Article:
On a quick bookshop crawl, Camilla bought some Mr Men books in Icelandic, while I bought Ring of Seasons and Angels of the Universe (it was a toss-up between that and Reykjavik 101). We also bought some hákarl (rotten shark) from the supermarket.

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Anna at the Arni Magnusson Institute
It was getting pretty damp as we walked over to the university and the Arni Magnusson Institute, where we met Anna. Using the opportunity to grab some Net access, I discovered my ATM withdrawals were coming from my credit card rather than my savings account, and did a quick transfer to cover that. We had dinner in Cafe Paris, with Anna talking about the politics and personalities of Old Norse studies in Iceland; I tried the smoked lamb flatbread.

Back at Anna's flat we braved the hákarl - I didn't think it was that bad, just a bit gristly, but Anna and Camilla were more unenthused. We only tried the fleshy bits, though, not the whiter fatty bits.

Friday 5th September

We had waffles and coffee for breakfast, and chatted to the young American running the waffle shop. Then we headed to a photography exhibition at the city library: Travel Journeys by French-Vietnamese photographer Claire Xuan. Then we went to the university, where we checked out the bookshop before saying goodbye to Anna.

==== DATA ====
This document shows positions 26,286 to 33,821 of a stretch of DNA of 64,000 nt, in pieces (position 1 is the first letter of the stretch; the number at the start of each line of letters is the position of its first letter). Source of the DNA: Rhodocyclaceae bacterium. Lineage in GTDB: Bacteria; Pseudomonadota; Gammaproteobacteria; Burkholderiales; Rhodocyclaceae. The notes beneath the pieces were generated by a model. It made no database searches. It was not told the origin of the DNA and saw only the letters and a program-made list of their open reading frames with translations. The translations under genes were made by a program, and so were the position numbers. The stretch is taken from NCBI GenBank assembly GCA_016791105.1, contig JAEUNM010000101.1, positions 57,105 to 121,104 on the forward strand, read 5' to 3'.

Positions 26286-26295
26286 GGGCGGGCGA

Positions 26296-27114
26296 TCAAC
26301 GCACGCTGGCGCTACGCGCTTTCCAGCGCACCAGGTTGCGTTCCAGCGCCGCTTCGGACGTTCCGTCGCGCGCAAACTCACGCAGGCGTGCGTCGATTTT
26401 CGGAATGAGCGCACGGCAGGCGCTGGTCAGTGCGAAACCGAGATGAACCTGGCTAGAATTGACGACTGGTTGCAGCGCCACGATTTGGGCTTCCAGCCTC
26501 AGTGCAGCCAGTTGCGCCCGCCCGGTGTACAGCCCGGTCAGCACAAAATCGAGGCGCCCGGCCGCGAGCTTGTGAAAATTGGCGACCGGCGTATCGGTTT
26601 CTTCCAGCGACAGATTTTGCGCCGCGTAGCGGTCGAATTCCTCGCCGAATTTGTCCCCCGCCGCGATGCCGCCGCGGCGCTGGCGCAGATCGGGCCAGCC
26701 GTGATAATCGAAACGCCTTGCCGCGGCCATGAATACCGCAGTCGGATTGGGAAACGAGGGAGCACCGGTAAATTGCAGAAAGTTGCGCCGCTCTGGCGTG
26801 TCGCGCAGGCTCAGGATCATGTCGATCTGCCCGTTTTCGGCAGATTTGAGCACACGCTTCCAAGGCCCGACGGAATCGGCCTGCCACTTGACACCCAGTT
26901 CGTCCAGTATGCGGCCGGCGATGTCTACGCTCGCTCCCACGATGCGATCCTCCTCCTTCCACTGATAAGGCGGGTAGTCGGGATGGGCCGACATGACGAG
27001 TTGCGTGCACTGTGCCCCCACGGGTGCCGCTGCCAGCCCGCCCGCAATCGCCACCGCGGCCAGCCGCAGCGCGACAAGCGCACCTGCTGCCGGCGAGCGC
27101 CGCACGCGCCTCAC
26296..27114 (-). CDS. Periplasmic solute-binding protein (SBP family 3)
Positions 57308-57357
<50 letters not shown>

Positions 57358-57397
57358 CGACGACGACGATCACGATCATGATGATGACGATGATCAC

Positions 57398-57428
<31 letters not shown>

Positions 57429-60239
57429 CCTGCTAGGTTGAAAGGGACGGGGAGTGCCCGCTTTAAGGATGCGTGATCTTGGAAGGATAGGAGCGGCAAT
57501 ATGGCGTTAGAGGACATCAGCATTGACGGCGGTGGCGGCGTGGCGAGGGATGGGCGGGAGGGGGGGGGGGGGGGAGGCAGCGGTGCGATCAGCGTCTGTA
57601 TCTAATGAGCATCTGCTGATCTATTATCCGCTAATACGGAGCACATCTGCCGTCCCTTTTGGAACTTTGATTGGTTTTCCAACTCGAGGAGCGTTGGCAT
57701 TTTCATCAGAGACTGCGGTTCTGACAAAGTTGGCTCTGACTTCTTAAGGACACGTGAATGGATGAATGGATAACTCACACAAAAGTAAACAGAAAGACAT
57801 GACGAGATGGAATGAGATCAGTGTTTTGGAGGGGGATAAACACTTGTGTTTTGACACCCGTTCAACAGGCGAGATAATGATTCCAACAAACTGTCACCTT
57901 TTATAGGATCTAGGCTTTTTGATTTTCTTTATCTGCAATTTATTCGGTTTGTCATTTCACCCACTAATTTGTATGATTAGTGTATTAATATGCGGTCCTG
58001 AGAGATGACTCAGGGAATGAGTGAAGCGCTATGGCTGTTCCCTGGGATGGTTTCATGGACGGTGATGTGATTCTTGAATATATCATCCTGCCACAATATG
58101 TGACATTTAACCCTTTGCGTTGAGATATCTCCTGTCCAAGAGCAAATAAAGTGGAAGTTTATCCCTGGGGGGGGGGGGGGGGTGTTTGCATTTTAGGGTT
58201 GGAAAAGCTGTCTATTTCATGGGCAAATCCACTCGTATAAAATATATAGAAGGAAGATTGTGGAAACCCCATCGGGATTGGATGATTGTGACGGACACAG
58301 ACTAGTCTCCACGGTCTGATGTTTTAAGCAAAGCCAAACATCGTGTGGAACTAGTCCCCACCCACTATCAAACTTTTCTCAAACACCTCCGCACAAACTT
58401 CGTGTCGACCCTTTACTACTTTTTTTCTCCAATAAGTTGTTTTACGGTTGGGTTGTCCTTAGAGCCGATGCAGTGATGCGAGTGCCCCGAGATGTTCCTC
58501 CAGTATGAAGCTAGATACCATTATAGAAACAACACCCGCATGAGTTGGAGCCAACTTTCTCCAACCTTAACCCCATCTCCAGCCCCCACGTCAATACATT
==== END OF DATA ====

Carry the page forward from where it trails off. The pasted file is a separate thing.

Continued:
We walked to the National Gallery but found that closed, so we caught a taxi to the Perlan. The Saga exhibition there is really not worth the money - it's three times as expensive as the Culture House and maybe 10% as interesting, with wax-figure dioramas and audio commentary from a portable CD player. The whole thing feels like a big tourist trap, complete with fake "geysir" in atrium.

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outside the Perlan
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steel egg at Keflavik airport
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coloured glass

From Perlan we descended through some woods to Hotel Loftleiðir, from where we caught the flybus to the airport. Camilla bought a copy of Independent People, we ate skyr and a strange malt drink and two hot dogs each (which was too many), then got our tax refund and changed our remaining króna for pounds. And it was goodbye to Iceland.

Reykjavik attractions: It would be easy to spend four or five days in Reykjavik without running out of "major" attractions, at least if you're interested in art. (The night-life, which I know nothing about, might be a replacement for some people.) Of the places we saw, I'd put the Culture House and Hallgrímskirkja at the top of the "must see" list.

We didn't get to see the National Museum, the National Gallery, Nordic House, the Natural History Museum, the Labour Unions Art Gallery, or the Electrical Museum, among other sights. We'll just have to come back one day!

Next: Conclusion
Previous: Reykjanes - Grindavik, Blue Lagoon

[Alternative spellings: Asmundur Sveinsson, Eyjolfur Einarsson, Hallgrimskirkja, Erro, hakarl]